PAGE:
• The TUGBBS forums are completely free and open to the public and exist as the absolute best place for owners to get help and advice about their timeshares for more than 30 years!

    Join Tens of Thousands of other Owners just like you here to get any and all Timeshare questions answered 24 hours a day!
  • TUG started 30 years ago in October 1993 as a group of regular Timeshare owners just like you!

    Read about our 30th anniversary: Happy 30th Birthday TUG!
  • TUG has a YouTube Channel to produce weekly short informative videos on popular Timeshare topics!

    Free memberships for every 50 subscribers!

    Visit TUG on Youtube!
  • TUG has now saved timeshare owners more than $21,000,000 dollars just by finding us in time to rescind a new Timeshare purchase! A truly incredible milestone!

    Read more here: TUG saves owners more than $21 Million dollars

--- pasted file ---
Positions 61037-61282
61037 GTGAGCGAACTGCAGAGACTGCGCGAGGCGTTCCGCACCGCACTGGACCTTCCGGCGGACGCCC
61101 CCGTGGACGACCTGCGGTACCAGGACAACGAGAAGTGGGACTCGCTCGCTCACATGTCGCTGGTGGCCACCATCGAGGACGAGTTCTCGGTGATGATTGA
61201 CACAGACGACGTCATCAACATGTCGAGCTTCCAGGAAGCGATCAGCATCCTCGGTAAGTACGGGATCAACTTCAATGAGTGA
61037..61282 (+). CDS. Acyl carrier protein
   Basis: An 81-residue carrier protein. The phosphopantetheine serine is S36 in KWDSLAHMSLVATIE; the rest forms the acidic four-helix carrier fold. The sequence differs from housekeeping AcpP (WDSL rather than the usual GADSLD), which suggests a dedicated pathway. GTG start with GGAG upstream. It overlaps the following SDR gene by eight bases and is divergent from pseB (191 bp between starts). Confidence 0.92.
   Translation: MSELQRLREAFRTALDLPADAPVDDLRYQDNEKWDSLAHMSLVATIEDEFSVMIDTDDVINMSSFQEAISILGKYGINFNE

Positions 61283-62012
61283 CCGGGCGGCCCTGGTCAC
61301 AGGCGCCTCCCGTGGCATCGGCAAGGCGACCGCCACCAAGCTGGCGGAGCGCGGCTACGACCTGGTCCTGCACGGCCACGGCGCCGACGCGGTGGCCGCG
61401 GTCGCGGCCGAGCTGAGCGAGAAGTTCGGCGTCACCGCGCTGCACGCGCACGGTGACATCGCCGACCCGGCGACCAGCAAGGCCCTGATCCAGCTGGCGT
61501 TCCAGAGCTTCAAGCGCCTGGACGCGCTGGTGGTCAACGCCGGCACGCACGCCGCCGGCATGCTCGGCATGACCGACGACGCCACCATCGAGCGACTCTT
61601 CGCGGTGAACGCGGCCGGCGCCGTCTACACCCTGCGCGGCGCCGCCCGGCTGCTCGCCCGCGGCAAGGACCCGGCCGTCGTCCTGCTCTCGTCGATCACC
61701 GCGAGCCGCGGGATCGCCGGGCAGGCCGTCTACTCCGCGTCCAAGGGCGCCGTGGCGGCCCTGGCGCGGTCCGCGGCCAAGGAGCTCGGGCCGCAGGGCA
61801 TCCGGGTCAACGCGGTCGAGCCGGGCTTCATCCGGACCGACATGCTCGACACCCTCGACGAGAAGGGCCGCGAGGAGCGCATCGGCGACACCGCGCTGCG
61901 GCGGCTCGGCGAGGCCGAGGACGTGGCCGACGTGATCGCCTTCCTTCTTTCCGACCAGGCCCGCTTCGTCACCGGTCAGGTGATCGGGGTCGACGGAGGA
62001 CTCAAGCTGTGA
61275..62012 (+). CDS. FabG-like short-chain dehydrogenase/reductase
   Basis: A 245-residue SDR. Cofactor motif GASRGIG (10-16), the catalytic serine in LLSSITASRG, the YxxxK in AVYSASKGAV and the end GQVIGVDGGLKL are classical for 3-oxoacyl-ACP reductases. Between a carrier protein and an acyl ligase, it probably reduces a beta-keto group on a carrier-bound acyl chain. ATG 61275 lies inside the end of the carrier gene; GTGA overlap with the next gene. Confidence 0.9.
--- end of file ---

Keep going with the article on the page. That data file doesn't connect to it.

• Sign up to get the TUG Newsletter for free!

    60,000+ subscribing owners! A weekly recap of the best Timeshare resort reviews and the most popular topics discussed by owners!
  • Our official "end my sales presentation early" T-shirts are available again! Also come with the option for a free membership extension with purchase to offset the cost!

    All T-shirt options here!
  • A few of the most common links here on the forums for newbies and guests!

The Sierra snowpack is larger than it has been in [ 72 ] years

douglasmhines

TUG Member
Joined
Aug 6, 2021
Messages
139
Reaction score
105
Location
Southern California / Baja Mexico
Resorts Owned
Club De Soleil
Garza Blanca
Vidanta GB
Villa Resorts
Marriott Ko Olina
:LOL::LOL::LOL::LOL::LOL:

:LOL::LOL::LOL::LOL:

:LOL::LOL::LOL:

:LOL::LOL:

:ROFLMAO:

Posted like someone who lives in Washington D.C., or at least somewhere east of the Mississippi River. :ROFLMAO: